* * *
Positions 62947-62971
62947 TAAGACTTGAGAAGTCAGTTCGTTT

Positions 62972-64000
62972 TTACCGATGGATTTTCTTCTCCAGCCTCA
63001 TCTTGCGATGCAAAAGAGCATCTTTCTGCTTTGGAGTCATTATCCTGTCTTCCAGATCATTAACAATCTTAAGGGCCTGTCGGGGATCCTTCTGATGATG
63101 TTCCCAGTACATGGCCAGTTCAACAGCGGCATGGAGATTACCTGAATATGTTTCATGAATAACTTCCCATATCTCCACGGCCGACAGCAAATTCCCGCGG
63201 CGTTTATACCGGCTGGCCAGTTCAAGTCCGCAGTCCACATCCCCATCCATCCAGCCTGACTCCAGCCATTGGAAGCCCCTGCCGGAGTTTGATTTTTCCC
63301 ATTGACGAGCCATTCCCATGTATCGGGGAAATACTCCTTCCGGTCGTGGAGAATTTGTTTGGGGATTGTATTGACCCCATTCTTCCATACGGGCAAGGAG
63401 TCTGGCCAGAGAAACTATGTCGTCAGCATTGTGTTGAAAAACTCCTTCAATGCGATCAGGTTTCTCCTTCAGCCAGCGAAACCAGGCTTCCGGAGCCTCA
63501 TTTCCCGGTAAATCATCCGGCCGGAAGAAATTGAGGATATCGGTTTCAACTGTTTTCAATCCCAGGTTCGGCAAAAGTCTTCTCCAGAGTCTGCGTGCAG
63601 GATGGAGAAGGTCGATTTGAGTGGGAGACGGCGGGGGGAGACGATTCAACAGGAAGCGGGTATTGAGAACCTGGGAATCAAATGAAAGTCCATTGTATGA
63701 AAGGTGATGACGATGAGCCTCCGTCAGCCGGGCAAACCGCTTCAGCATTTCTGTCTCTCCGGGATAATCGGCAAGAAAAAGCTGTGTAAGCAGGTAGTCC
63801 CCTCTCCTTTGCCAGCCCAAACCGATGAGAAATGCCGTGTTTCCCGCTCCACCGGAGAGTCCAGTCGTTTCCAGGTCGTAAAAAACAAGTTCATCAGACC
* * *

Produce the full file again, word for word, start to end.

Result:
Positions 62947-62971
62947 TAAGACTTGAGAAGTCAGTTCGTTT

Positions 62972-64000
62972 TTACCGATGGATTTTCTTCTCCAGCCTCA
63001 TCTTGCGATGCAAAAGAGCATCTTTCTGCTTTGGAGTCATTATCCTGTCTTCCAGATCATTAACAATCTTAAGGGCCTGTCGGGGATCCTTCTGATGATG
63101 TTCCCAGTACATGGCCAGTTCAACAGCGGCATGGAGATTACCTGAATATGTTTCATGAATAACTTCCCATATCTCCACGGCCGACAGCAAATTCCCGCGG
63201 CGTTTATACCGGCTGGCCAGTTCAAGTCCGCAGTCCACATCCCCATCCATCCAGCCTGACTCCAGCCATTGGAAGCCCCTGCCGGAGTTTGATTTTTCCC
63301 ATTGACGAGCCATTCCCATGTATCGGGGAAATACTCCTTCCGGTCGTGGAGAATTTGTTTGGGGATTGTATTGACCCCATTCTTCCATACGGGCAAGGAG
63401 TCTGGCCAGAGAAACTATGTCGTCAGCATTGTGTTGAAAAACTCCTTCAATGCGATCAGGTTTCTCCTTCAGCCAGCGAAACCAGGCTTCCGGAGCCTCA
63501 TTTCCCGGTAAATCATCCGGCCGGAAGAAATTGAGGATATCGGTTTCAACTGTTTTCAATCCCAGGTTCGGCAAAAGTCTTCTCCAGAGTCTGCGTGCAG
63601 GATGGAGAAGGTCGATTTGAGTGGGAGACGGCGGGGGGAGACGATTCAACAGGAAGCGGGTATTGAGAACCTGGGAATCAAATGAAAGTCCATTGTATGA
63701 AAGGTGATGACGATGAGCCTCCGTCAGCCGGGCAAACCGCTTCAGCATTTCTGTCTCTCCGGGATAATCGGCAAGAAAAAGCTGTGTAAGCAGGTAGTCC
63801 CCTCTCCTTTGCCAGCCCAAACCGATGAGAAATGCCGTGTTTCCCGCTCCACCGGAGAGTCCAGTCGTTTCCAGGTCGTAAAAAACAAGTTCATCAGACC